London Calling: Students Flood the Streets to Protest Tuition Hikes

Thousands of students flooded London's streets on November 9 to protest rising education fees.

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Suzanne Plunkett / Reuters

On Wednesday, thousands of students and supporters marched in protest of education cuts and tuition hikes for England’s universities. Supported by the Occupy London movement, it was originally thought that 10,000 people would turn up to protest. (Estimates suggest that around half that number turned up.) Around midday the students gathered in central London, near the University of London and began marching through the city’s streets with placards and megaphones.

Rachel Turner, a 19-year-old protester who is currently on a gap year but plans on attending university next year, said she was marching because, like most of the protesters there, she thought “tuition fees being raised to 9,000 pounds is ridiculous.” The chants of the crowd agreed with her. Others could be heard shouting “You say cut back, we say fight back” and “No ifs, no buts, no education cuts” throughout the day.

(PHOTOS: Student Protests in London)

As the march carried on, it was accompanied by nearly 4,000 police officers who maintained that they were there to ensure the protest went smoothly. Last year, when students first began protesting these hikes, demonstrations spiraled out of control as a fraction of the tens of thousands protesting became destructive. Back then, police arrested 153 people for invading a Conservative party building and launching items at police.

Clearly, police wanted to avoid a repeat and came fully prepared. In the days leading up to the demonstration, the Met sent out hundreds of letters to those who’d been involved in the previous protest, warning them they could be arrested for attending Wednesday’s event. The police force also made it clear that officers would be armed with rubber bullets in case things got out of control – a controversial move that drew a lot of criticism and intensified the debate.

Yet, either the measures were effective or extraneous, as Wednesday’s march kicked off peacefully. Early on in the day a police officer told TIME in passing that the force’s main concern was to keep the protest peaceful and “keep them away from Trafalgar and Parliament Square.” As the march,  organized by National Campaign Against Fees and Cuts, had previously mapped out a route, the thousands of officers were there to ensure that the march stayed on track. With a row of horse-mounted police leading the way, and hundreds of officers flanking the students, the protest wound its way through the streets.

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Though there was a boisterous mood in the air for the most part, there were some who expressed anger towards the police and the day wasn’t incident free. Around 24 people were arrested, according to police, for minor scraps and wearing face coverings, something the Met had specifically warned people against doing. When the march neared Trafalgar Square, about two hours into the protest, a fraction of the group broke off and began to pitch tents in the area, mirroring the Occupy movement that’s been taking place around the world. However, police were quick to clear the square as the march continued on.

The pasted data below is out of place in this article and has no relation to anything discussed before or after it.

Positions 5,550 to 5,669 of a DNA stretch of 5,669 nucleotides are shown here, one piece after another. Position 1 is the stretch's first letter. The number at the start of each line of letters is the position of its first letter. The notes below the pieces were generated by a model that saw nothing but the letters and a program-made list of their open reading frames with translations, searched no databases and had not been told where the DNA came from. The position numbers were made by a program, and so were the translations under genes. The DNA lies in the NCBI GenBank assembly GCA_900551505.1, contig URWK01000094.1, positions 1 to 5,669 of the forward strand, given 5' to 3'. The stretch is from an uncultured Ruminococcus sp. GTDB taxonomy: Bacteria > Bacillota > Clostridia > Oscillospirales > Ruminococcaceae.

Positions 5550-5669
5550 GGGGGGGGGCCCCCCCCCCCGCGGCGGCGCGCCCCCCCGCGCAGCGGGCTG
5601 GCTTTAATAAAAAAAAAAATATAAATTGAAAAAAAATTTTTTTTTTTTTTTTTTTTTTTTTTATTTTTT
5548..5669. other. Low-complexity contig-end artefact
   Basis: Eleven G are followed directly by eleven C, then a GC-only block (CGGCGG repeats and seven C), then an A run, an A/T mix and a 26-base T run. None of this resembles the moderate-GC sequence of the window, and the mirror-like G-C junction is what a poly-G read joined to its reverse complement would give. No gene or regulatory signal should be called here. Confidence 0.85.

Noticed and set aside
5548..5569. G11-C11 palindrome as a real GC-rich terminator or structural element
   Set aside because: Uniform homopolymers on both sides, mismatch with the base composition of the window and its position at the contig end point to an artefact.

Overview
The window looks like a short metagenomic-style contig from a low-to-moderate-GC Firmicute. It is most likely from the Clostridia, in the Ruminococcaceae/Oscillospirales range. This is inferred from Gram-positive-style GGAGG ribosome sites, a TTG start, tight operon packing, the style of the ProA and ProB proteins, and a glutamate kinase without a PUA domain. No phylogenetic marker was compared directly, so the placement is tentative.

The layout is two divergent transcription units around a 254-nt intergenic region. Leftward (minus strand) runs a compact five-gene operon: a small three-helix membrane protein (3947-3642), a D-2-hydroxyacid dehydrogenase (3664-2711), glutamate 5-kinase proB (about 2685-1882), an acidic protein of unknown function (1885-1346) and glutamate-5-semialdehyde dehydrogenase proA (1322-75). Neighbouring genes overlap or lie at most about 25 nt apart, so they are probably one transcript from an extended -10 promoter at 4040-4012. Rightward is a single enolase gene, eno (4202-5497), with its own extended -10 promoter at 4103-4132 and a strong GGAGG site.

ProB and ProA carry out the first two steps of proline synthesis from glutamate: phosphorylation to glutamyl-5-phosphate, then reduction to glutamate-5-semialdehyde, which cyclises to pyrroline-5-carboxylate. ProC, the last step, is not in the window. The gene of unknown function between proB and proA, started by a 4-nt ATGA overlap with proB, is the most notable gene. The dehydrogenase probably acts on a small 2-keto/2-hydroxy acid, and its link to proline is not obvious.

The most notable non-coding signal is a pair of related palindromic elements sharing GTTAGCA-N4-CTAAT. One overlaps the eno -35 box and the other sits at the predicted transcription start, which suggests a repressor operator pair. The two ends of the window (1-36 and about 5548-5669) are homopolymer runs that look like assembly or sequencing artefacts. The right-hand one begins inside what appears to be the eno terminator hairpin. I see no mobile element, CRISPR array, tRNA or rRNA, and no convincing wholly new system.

While many protesters complained that the police had come out in unnecessary numbers and were intimidating with their barricades and riot gear, most of the officers seemed to be in a good mood. Many could be seen joking with protesters and prior to the demonstration, several officers were handing out maps to those wanting to join. Harriet Wood, an 18-year-old student at the University of Sussex said of the police, “they’re really nice. They’re just doing their job really, they have to be here.”

By 5 p.m., the protesters had reached their destination at London Wall, where the atmosphere was festive. Music blared from speakers on wheels, and students milled about, the chanting giving way to chatting. The police warned the crowds that they couldn’t hang around the area for too long, and by 6 p.m. the protesters had dispersed. Several were heading to St. Paul’s Cathedral, where Occupy London continues to camp out, as the anti-greed protest had organized a show.

Altogether, the day was peaceful and the mood was pleasant. Early on in the day, taking note of the sunny skies and temperature nearing 60 degrees, a curly-haired protester who looked about 17 said to his fellow marchers, “it’s a lovely day for a protest.” And it was.

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